We will use today’s Social Security formulas.

Ned’s Retirement Decisions:

  1. Social Security: Ned and his wife decide to take Social Security immediately, at age 66. Their incomes are set at $2,400/400 respectively.  But just 4 years into retirement, Ned’s bride passes at age 70.  Ned will lose his wife and her Social Security benefit. The total Social Security income paid out for the household will be $710,400.
  2. Pension Election: Ned accepts a reduced pension ($500 reduction) so that he can care for his wife if something should happen to him. This $500 per month adds up to $72,000 in lost wages over a 12-year period. At that time, his lovely wife pre-deceases him. Unfortunately, Ned must continue to pay $500 per month, with no beneficiary to boot, until his death at age 90. Total lost wages $144,000. Ouch.
  3. Risk vs. Reward: True to form, where investing is concerned, Ned continues his pre-retirement “growth” mindset even as retirement begins. After all, the market is soaring! And there seems to be no end in sight. His Financial Advisor, a lifelong friend, fails to discuss many important retirement issues with Ned. This includes shifting from “growth” mode to “income/preservation” mode.  Though initially Ned has plenty of savings to support his lifestyle, he leaves his nest egg at risk. Ned doesn’t realize that we are about to be chopped off at the knees on Wall Street as the price-to-earnings ratios correct. Terrorist threats and political pressures take their toll, as well.  Investor confidence declines. Oil prices move forward. Ned experiences significant decline from 2001-2003 (approximately 47%!). Nonetheless, he must continue to take from savings even to support his lifestyle. To complicate matters, his wife will pass next year and he will lose another $4,800 per year that he was counting on. Though he sees some market recovery in the mid 2000’s, he is hit once again with a 38.49% decline in 2008! Ned no longer speaks much to his friend and financial advisor, who had advised Ned to simply “buy and hold, and stay the course.”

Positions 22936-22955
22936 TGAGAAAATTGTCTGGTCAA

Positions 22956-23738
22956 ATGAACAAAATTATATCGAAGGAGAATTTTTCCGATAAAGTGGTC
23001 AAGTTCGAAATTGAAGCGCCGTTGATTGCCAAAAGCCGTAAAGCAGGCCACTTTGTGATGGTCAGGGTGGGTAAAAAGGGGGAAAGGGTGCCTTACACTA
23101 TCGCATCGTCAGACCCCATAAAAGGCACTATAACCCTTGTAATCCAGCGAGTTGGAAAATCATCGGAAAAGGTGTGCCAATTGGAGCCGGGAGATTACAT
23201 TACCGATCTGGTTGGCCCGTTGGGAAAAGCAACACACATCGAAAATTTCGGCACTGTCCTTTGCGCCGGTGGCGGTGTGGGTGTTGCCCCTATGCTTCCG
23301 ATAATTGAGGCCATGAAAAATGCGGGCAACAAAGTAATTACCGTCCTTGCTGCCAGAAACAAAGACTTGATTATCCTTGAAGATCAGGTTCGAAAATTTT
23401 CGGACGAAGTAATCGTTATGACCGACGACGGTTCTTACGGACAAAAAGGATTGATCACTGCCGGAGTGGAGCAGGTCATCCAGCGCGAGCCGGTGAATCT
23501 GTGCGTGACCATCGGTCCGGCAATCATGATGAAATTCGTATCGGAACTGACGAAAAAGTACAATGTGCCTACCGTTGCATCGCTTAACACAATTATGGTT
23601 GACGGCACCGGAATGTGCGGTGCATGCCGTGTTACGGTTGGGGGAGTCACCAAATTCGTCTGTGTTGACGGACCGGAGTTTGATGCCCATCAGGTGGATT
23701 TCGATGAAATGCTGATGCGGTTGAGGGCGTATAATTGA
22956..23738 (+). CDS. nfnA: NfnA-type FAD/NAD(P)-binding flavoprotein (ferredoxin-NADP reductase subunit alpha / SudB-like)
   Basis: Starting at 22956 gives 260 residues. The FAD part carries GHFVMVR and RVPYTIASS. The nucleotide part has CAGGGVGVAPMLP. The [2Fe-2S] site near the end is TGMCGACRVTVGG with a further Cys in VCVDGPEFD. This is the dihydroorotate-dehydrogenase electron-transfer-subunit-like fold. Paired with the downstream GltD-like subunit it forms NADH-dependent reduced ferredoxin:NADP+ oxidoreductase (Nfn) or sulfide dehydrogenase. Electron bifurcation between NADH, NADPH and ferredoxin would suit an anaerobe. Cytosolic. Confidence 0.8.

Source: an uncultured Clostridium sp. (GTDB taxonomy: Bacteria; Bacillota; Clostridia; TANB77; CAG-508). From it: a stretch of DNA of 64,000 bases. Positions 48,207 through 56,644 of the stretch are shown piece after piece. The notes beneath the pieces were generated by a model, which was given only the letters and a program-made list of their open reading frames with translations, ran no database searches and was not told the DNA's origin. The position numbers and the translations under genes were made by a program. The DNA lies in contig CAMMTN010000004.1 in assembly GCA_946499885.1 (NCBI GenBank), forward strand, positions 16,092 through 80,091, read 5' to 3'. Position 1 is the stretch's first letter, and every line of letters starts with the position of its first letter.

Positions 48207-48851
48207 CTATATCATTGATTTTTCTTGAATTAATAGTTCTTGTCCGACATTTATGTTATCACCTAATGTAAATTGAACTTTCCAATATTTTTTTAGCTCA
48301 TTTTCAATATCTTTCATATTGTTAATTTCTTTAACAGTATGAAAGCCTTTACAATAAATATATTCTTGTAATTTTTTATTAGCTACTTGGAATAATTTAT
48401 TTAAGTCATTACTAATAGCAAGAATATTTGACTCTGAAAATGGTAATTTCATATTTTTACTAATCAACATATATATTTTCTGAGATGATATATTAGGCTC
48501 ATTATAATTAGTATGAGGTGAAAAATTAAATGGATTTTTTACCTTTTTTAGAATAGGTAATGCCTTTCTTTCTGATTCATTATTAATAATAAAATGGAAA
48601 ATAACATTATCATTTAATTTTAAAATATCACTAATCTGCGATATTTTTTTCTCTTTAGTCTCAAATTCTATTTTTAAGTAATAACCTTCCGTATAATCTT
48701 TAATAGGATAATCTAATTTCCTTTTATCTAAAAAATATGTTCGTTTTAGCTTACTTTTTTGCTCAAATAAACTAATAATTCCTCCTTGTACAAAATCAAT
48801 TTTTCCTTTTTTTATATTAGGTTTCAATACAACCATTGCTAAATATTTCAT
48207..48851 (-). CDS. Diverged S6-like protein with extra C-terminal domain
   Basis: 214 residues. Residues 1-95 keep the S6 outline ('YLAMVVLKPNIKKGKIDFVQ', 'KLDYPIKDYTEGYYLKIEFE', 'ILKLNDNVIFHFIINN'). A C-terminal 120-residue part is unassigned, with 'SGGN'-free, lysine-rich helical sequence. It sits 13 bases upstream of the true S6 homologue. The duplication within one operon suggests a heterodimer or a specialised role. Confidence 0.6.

By the end of 2012, Ned’s nest egg will erode to just $161,412. Even with no inflation, it is very unlikely that his savings will last another 12 years, a sad state of affairs indeed. Ned will live to see age 90, but his life savings will not. Ned will pass away leaving no inheritance for his children. Total capital lost $450,000.

Tommy’s Retirement Decisions:

1. Social Security: Our friend Tom is a teachable guy. He seeks counsel from a “Retirement Strategist” and then decides to “File and Suspend” his own Social Security benefit, and begin his wife’s benefit at age 66. This causes his wife’s Social Security income to increase immediately from $400 to $1,200. Later, his own Social Security benefit will begin at $3,625 (a 32% increase over his age 66 offer) when he finally begins taking his Social Security at age 70. Until age 70, Tom makes up the difference in his income need by temporarily taking income from his retirement savings. Therefore, at age 70, Tom and his bride will potentially enjoy $4,825 per month combined Social Security income. However, Tom will lose his wife and her Social Security Income at age 70. He will enjoy only his own $3,625 Social Security Income.  His household Social Security income throughout retirement will still be $841,000.